Intratumor spatial heterogeneity facilitates therapeutic resistance in glioblastoma (GBM). Nonetheless, understanding of GBM heterogeneity is largely limited to the surgically resectable tumor core lesion while the seeds for recurrence reside in the unresectable tumor edge. In this study, stratification of GBM to core and edge demonstrates clinically relevant surgical sequelae. We establish regionally derived models of GBM edge and core that retain their spatial identity in a cell autonomous manner. Upon xenotransplantation, edge-derived cells show a higher capacity for infiltrative growth, while core cells demonstrate core lesions with greater therapy resistance. Investigation of intercellular signaling between these two tumor populations uncovers the paracrine crosstalk from tumor core that promotes malignancy and therapy resistance of edge cells. These phenotypic alterations are initiated by HDAC1 in GBM core cells which subsequently affect edge cells by secreting the soluble form of CD109 protein. Our data reveal the role of intracellular communication between regionally different populations of GBM cells in tumor recurrence.
    DOI:  https://doi.org/10.1038/s41467-020-18189-y
  6. Biochem Biophys Res Commun. 2020 Sep 14. pii: S0006-291X(20)31699-5. [Epub ahead of print]
    Salaud C, Alvarez-Arenas A, Geraldo F, Belmonte-Beitia J, Calvo GF, Gratas C, Pecqueur C, Garnier D, Pérez-Garcià V, Vallette FM, Oliver L.
      The tumor microenvironment (TME) controls many aspects of cancer development but little is known about its effect in Glioblastoma (GBM), the main brain tumor in adults. Tumor-activated stromal cell (TASC) population, a component of TME in GBM, was induced in vitro by incubation of MSCs with culture media conditioned by primary cultures of GBM under 3D/organoid conditions. We observed mitochondrial transfer by Tunneling Nanotubes (TNT), extracellular vesicles (EV) and cannibalism from the TASC to GBM and analyzed its effect on both proliferation and survival. We created primary cultures of GBM or TASC in which we have eliminated mitochondrial DNA [Rho 0 (ρ0) cells]. We found that TASC, as described in other cancers, increased GBM proliferation and resistance to standard treatments (radiotherapy and chemotherapy). We analyzed the incorporation of purified mitochondria by ρ0 and ρ+ cells and a derived mathematical model taught us that ρ+ cells incorporate more rapidly pure mitochondria than ρ0 cells.
    Keywords:  Mesenchymal stromal cells; Mitochondria; Primary GBM cultures; Tunneling nanotubes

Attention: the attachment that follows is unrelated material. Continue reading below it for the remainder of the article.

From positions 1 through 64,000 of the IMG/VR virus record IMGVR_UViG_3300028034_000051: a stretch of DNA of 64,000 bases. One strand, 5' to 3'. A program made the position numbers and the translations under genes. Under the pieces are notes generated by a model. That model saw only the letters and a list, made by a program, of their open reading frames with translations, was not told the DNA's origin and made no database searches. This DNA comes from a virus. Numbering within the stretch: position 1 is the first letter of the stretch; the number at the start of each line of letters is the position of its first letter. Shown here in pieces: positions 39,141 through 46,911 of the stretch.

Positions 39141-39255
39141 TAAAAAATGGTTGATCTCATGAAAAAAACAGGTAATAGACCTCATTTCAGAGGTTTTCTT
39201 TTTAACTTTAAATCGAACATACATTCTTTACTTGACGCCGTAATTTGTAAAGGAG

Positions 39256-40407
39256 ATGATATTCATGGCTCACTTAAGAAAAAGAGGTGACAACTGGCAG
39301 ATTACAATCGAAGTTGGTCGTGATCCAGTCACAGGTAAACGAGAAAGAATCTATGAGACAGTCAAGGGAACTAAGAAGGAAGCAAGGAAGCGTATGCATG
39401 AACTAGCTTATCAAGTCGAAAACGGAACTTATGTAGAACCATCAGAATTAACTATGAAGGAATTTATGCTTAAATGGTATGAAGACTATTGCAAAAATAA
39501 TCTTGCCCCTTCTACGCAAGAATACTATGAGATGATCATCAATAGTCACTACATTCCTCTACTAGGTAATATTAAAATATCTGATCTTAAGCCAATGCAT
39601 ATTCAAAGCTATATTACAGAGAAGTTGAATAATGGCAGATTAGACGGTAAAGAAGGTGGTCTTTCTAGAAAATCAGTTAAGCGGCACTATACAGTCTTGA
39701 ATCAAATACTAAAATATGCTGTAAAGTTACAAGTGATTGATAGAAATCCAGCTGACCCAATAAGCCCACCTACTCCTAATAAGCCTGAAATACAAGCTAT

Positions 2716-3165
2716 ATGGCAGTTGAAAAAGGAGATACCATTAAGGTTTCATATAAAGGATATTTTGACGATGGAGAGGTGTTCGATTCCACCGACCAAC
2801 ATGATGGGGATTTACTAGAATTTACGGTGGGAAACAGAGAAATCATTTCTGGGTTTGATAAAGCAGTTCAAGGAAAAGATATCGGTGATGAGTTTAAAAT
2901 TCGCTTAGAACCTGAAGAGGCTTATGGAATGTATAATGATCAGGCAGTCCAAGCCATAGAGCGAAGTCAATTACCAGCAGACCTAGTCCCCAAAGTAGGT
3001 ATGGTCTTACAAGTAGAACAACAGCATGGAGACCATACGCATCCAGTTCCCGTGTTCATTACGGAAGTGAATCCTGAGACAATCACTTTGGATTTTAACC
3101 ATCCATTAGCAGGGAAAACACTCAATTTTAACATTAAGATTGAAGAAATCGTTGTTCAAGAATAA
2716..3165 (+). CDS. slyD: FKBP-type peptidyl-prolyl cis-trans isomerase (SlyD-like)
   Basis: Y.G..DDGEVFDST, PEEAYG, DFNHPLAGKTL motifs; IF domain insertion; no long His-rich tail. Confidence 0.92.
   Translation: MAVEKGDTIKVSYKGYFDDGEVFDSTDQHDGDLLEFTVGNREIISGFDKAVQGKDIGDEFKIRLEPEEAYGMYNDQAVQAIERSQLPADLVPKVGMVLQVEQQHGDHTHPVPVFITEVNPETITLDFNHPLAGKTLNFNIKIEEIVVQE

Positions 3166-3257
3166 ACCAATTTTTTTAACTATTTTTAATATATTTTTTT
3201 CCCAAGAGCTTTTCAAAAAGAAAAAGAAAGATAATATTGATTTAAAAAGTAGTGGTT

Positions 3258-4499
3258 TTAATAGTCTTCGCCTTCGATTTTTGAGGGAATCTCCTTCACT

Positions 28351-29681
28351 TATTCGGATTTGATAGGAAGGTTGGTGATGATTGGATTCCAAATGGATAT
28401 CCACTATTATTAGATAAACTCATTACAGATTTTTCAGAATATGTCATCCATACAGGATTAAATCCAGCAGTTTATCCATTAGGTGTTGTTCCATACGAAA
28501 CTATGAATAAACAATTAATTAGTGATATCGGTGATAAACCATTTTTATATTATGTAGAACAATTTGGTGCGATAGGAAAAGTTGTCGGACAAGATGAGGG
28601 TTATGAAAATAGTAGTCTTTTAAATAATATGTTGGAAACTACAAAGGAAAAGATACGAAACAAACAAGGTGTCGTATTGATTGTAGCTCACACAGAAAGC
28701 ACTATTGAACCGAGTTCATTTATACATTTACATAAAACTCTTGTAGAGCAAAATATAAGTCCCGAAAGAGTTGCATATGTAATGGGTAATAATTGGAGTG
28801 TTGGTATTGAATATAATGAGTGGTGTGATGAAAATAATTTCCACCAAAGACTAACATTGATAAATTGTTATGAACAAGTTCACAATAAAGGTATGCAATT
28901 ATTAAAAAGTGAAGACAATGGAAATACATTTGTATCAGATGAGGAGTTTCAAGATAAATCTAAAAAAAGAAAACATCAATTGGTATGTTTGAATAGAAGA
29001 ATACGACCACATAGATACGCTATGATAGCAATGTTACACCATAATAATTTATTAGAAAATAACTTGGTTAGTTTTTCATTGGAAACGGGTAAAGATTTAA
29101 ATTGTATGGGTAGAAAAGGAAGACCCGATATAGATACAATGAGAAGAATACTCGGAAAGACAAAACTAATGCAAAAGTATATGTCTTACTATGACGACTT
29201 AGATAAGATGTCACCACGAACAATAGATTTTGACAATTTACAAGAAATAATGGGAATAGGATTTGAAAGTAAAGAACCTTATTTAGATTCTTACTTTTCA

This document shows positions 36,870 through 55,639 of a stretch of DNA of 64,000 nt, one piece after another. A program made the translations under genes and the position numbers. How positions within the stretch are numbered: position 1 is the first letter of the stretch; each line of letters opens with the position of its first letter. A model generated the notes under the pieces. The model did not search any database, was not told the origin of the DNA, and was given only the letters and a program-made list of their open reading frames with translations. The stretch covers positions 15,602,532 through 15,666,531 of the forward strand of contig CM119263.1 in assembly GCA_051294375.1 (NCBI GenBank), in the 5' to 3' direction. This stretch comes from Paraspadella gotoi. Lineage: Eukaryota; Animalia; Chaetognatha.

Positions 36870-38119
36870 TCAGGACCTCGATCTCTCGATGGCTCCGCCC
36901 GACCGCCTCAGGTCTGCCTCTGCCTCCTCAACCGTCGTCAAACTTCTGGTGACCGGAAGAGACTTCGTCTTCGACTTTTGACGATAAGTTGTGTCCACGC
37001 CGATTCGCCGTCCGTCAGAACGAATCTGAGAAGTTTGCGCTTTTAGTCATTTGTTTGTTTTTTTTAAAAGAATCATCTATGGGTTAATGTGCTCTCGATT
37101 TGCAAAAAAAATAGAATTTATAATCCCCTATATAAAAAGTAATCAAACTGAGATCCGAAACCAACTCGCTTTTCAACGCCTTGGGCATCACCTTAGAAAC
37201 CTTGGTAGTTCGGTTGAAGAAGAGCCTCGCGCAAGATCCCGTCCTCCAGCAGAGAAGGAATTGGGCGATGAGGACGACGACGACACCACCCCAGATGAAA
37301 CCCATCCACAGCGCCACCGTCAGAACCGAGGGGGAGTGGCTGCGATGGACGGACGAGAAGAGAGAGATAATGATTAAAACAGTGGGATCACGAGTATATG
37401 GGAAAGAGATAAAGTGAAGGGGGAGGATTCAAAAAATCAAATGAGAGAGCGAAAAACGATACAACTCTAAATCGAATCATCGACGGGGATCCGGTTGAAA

DOI:  https://doi.org/10.1016/j.bbrc.2020.08.101
  7. Sci Rep. 2020 Sep 17. 10(1): 15286
    Shono K, Yamaguchi I, Mizobuchi Y, Kagusa H, Sumi A, Fujihara T, Nakajima K, Kitazato KT, Matsuzaki K, Saya H, Takagi Y.
      Glioblastoma multiforme involves glioma stem cells (GSCs) that are resistant to various therapeutic approaches. Here, we studied the importance of paracrine signaling in the glioma microenvironment by focusing on the celecoxib-mediated role of chemokines C-C motif ligand 2 (CCL2), C-X-C ligand 10 (CXCL10), and their receptors, CCR2 and CXCR3, in GSCs and a GSC-bearing malignant glioma model. C57BL/6 mice were injected with orthotopic GSCs intracranially and divided into groups administered either 10 or 30 mg/kg celecoxib, or saline to examine the antitumor effects associated with chemokine expression. In GSCs, we analyzed cell viability and expression of chemokines and their receptors in the presence/absence of celecoxib. In the malignant glioma model, celecoxib exhibited antitumor effects in a dose dependent manner and decreased protein and mRNA levels of Ccl2 and CxcL10 and Cxcr3 but not of Ccr2. CCL2 and CXCL10 co-localized with Nestin+ stem cells, CD16+ or CD163+ macrophages and Iba-1+ microglia. In GSCs, celecoxib inhibited Ccl2 and Cxcr3 expression in a nuclear factor-kappa B-dependent manner but not Ccr2 and CxcL10. Moreover, Ccl2 silencing resulted in decreased GSC viability. These results suggest that celecoxib-mediated regulation of the CCL2/CCR2 and CXCL10/ CXCR3 axes may partially contribute to glioma-specific antitumor effects.